Parvovirus, or parvo, is a highly contagious disease with a high fatality rate in untreated dogs. There are feline parvovirus strains that are similar to canine parvo, but can cats get canine parvo from dogs?
You might be treating your dog with parvovirus, and you’re worried your cat might catch it too. You might just be anxious that your dog could pick something up and spread the virus to your feline friend.
The short answer is: yes, cats can get parvo from dogs. It is uncommon and unlikely, but it can still happen.
What Is Parvovirus?
Canine parvovirus is a highly contagious virus that attacks the cells in a dog’s intestines, so they aren’t able to absorb nutrients. This leads to weakness, dehydration, and fatality in 91% of untreated cases.
This virus spreads through bodily fluids such as urine, feces, and vomit. It works similarly to human viruses as it can stick to surfaces, even outdoor ones, for up to 6 months. Whilst there currently aren’t drugs to cure parvo, there are vital vaccinations that puppies should receive.
How Cats Get Parvo From Dogs
The most common strain of feline parvovirus is feline panleukopenia (FPV), which was always assumed to be the cat version of the canine parvovirus. However, as research has continued and more strains of the virus have developed, scientists have found that cats can catch the same canine parvo from dogs.
It’s still taking a while for cat owners to believe that there is a small chance of cats catching parvo from dogs. Inter-species contagion of parvovirus is rare because of the number of different parvo strains, but that doesn’t mean it still can’t happen.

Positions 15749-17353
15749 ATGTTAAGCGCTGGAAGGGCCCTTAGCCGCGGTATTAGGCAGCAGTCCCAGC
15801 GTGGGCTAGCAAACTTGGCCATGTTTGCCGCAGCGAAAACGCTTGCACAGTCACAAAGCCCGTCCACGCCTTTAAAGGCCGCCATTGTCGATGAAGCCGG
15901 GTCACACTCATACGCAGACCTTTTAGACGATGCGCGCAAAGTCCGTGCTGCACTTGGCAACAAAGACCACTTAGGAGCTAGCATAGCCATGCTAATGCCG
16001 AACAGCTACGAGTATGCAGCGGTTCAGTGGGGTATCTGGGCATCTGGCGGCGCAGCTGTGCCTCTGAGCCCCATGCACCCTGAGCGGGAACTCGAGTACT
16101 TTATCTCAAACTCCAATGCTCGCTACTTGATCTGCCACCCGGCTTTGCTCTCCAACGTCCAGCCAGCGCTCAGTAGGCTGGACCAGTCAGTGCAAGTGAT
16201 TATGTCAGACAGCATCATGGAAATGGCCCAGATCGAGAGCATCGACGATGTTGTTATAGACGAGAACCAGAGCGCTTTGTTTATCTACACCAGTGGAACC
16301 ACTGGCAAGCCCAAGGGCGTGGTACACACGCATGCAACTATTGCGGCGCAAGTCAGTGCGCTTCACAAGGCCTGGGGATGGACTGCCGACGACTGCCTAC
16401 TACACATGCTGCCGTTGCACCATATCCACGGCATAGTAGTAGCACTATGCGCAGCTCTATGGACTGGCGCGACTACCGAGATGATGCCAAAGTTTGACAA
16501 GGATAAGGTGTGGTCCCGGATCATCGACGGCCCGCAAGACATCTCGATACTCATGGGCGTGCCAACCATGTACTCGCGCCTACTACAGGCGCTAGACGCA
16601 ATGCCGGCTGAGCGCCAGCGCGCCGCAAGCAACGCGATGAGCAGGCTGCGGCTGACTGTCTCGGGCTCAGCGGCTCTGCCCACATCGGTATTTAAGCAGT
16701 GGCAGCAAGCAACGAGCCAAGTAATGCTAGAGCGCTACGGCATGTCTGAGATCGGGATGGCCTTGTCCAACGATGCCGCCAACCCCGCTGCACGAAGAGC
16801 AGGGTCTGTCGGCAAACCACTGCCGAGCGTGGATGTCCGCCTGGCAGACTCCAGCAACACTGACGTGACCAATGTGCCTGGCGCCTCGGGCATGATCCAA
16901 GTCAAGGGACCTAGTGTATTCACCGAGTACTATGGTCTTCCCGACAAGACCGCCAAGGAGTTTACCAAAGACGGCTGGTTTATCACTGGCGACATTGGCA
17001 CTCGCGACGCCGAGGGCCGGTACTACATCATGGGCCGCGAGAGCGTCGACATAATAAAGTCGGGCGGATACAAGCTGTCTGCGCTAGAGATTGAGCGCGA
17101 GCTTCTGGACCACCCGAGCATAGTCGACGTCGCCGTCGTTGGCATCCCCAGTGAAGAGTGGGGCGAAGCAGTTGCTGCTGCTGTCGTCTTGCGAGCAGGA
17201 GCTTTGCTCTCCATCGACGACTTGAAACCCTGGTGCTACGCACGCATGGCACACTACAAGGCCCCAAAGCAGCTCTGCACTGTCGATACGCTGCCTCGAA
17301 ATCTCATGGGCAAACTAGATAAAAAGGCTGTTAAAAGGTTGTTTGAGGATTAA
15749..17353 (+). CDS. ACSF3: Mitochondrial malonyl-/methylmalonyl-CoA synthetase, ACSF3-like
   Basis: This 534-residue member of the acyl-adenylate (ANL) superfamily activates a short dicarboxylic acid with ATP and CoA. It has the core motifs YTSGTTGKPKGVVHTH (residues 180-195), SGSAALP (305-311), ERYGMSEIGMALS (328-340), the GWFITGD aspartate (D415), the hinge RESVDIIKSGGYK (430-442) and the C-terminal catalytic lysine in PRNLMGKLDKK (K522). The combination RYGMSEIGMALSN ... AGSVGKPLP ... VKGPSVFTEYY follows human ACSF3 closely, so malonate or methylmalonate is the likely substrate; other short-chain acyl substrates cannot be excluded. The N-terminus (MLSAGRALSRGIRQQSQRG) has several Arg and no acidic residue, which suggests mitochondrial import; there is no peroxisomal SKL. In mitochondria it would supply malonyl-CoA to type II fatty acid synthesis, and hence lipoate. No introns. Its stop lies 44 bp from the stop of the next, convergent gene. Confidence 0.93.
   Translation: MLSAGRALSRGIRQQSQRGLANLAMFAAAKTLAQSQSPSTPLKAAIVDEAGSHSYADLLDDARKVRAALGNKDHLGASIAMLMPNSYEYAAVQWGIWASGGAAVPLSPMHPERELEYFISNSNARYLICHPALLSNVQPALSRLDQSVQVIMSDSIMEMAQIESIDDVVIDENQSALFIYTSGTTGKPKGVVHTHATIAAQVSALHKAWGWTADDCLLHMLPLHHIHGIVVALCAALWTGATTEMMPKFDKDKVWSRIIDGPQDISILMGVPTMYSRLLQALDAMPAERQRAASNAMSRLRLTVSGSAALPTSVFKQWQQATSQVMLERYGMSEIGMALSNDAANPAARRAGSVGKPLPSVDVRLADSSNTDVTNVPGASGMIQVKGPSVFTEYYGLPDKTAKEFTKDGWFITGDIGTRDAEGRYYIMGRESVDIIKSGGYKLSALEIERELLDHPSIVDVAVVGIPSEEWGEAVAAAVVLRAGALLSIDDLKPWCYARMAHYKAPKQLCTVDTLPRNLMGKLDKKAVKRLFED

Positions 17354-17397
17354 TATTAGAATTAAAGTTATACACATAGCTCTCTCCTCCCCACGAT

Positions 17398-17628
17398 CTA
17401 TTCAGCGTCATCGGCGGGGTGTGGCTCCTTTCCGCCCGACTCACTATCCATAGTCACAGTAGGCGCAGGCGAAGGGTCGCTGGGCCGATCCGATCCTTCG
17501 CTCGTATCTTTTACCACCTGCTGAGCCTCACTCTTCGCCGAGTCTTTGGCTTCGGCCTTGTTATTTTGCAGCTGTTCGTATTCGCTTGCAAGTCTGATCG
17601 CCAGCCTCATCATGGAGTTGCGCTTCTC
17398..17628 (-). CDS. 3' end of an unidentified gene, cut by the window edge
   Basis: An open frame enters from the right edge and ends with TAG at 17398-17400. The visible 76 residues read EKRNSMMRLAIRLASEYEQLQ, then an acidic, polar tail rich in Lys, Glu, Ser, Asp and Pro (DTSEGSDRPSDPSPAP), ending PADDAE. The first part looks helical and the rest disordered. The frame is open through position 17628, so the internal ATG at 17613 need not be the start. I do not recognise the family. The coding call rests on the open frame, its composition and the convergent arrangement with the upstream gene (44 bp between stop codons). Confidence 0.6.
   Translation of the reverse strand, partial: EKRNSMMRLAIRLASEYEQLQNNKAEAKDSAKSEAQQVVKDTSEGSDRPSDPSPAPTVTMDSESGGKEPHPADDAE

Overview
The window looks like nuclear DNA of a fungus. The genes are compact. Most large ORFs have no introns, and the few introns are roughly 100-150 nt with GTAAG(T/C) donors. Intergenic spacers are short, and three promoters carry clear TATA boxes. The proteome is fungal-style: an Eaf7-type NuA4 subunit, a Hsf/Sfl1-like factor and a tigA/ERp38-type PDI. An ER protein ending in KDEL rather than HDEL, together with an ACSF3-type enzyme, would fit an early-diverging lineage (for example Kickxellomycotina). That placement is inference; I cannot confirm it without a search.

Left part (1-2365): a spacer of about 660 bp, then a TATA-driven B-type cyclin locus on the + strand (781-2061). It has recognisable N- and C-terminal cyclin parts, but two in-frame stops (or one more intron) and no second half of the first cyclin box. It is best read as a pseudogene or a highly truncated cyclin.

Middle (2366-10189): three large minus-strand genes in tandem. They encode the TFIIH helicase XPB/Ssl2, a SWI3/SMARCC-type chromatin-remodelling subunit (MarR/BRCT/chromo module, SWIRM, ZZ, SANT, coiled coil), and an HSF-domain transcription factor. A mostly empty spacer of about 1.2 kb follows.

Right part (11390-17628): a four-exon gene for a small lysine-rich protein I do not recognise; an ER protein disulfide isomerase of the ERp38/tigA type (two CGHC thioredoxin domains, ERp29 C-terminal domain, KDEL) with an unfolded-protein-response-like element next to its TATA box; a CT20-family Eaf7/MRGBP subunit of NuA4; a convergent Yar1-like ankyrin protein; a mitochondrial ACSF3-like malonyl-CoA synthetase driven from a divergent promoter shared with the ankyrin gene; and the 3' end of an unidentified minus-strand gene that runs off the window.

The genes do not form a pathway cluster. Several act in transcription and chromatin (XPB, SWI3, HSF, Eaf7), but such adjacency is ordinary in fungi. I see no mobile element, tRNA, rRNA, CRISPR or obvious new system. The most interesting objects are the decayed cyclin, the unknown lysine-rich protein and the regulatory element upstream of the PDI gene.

Initially, scientists thought that cat cells could only catch strains of canine parvovirus in a laboratory and not in the real world. However, in the last decade, researchers have found that canine parvovirus and feline panleukopenia are very similar. This is because the canine parvovirus has mutated enough to latch onto feline hosts.
Interestingly, cats who have canine parvovirus are often asymptomatic. This means that infected cats might unknowingly be spreading the virus, which means dogs are more likely to catch it.
How The Research Works
Research is conducted by testing the fecal samples of cats and dogs in shelters and laboratories. It is done in a confined and protected area to prevent the risk of viral infection in the real world.
One study took 180 fecal samples from cats in a mixed shelter of both cats and dogs. From these samples, 61 of the samples came back positive for canine parvovirus. The research proved that the virus was “isolated in cell cultures” in both host species, meaning that they had contracted the same virus.
As the likelihood of cats catching parvo from dogs is so rare, there’s not much research out there. However, as the spread of the virus can still happen between both species, it’s always worth being cautious of.
Feline Panleukopenia vs Canine Parvovirus
To give you an idea of how similar these viruses are, scientists have proven in research that feline panleukopenia and canine parvovirus only differ in their DNA sequences by 0.5%.
The only real difference between both viruses is how they affect their hosts. Canine parvo works to attack the cells in the intestines to stop the dog from absorbing its vital nutrients.
Feline panleukopenia attacks the blood cells in the body (mostly the bone marrow, intestinal tract, and skin), making the animal anemic and open to bacteria and other viruses.